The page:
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dc.contributor.advisorMars, Matthewen
dc.contributor.authorZamudio, Jessica Maria
dc.creatorZamudio, Jessica Mariaen
dc.date.accessioned2015-07-21T20:59:10Zen
dc.date.available2015-07-21T20:59:10Zen
dc.date.issued2015en
dc.identifier.urihttp://hdl.handle.net/10150/560830en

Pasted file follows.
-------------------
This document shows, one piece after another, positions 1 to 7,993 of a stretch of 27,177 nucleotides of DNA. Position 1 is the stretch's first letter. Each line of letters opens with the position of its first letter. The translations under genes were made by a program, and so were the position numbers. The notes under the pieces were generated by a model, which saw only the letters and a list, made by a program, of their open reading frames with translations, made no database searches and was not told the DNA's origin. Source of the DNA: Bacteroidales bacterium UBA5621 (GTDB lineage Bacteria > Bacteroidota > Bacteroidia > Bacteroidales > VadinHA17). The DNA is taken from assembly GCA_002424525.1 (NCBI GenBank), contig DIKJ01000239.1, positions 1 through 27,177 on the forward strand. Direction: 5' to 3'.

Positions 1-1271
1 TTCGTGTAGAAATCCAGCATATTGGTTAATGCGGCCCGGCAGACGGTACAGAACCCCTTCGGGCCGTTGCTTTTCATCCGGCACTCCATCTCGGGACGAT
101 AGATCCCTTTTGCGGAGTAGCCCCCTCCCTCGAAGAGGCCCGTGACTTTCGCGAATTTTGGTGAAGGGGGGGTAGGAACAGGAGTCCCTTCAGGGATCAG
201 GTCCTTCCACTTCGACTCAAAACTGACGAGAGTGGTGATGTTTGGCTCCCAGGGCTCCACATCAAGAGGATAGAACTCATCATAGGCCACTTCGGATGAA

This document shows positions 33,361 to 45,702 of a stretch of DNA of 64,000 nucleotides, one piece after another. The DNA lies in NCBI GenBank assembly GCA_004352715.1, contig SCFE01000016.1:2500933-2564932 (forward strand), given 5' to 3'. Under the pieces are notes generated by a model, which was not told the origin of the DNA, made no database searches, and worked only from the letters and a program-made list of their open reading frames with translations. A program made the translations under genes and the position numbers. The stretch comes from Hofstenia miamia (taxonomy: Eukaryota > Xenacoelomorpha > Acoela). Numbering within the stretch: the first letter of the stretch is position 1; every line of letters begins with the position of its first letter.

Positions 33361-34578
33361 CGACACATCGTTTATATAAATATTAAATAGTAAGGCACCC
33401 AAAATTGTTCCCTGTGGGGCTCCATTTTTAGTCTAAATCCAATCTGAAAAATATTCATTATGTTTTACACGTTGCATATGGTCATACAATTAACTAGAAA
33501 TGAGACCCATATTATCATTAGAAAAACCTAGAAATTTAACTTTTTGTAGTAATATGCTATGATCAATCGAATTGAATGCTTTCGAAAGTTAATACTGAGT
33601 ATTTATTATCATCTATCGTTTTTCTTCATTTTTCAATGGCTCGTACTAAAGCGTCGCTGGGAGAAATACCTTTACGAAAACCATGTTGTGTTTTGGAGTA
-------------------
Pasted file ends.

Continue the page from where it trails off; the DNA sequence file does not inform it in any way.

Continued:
dc.description.abstractThe number of farmers markets in the United States increased from 3,706 in 2004 to 8,268 in 2014 (Agriculture Marketing Service, 2014). Often times, small-scale agricultural producers do not harvest enough goods to be sold in large grocery store corporations and thus have turned to farmers' markets, roadside stands, you-pick operations, and community supported agriculture (CSA) shares as pathways for reaching customers directly (Chase & Winn, 1981; Payne, 2002). The purpose of this study was to explore and describe how such small-scale producers who participate in farmers' markets gain and develop business-related information and business skills. A single case study design developed and applied to explore the entrepreneurial learning environment relevant to small-scale agricultural producers in Cochise County, Arizona. The current study is framed conceptually by Politis's (2005) entrepreneurial learning model. The data was collected through semi-structured interviews, observations, and relevant documents. Data was organized and analyzed both ideographically and nomothetically. The findings indicate that some small-scale agricultural producers who reside in Cochise County, Arizona participate in Southern Arizona farmers' markets for economic viability and/or lifestyle reasons. The producers who participate in Southern Arizona farmers' markets as their sole means of generating income and/or to continue to be able to afford their engagement in agricultural activities were categorized under the economic viability theme. Those producers who participate in Southern Arizona farmers' market primarily to socialize and to exchange knowledge with community members and other farmers or ranchers were categorized under the lifestyle theme. The data also revealed that the participants engaged in entrepreneurial learning primarily within informal settings and through corresponding channels. While, informal learning is likely to remain the primary method of knowledge sharing across the small-scale agricultural producer community in Cochise County, Arizona. However, by providing such producers with greater opportunities to develop deeper and more robust knowledge and skills specific to entrepreneurship and small business development and management through non-formal learning opportunities (e.g., innovative Extension program), the number of producers with enhanced training capacities and cutting edge knowledge will increase across Cochise County.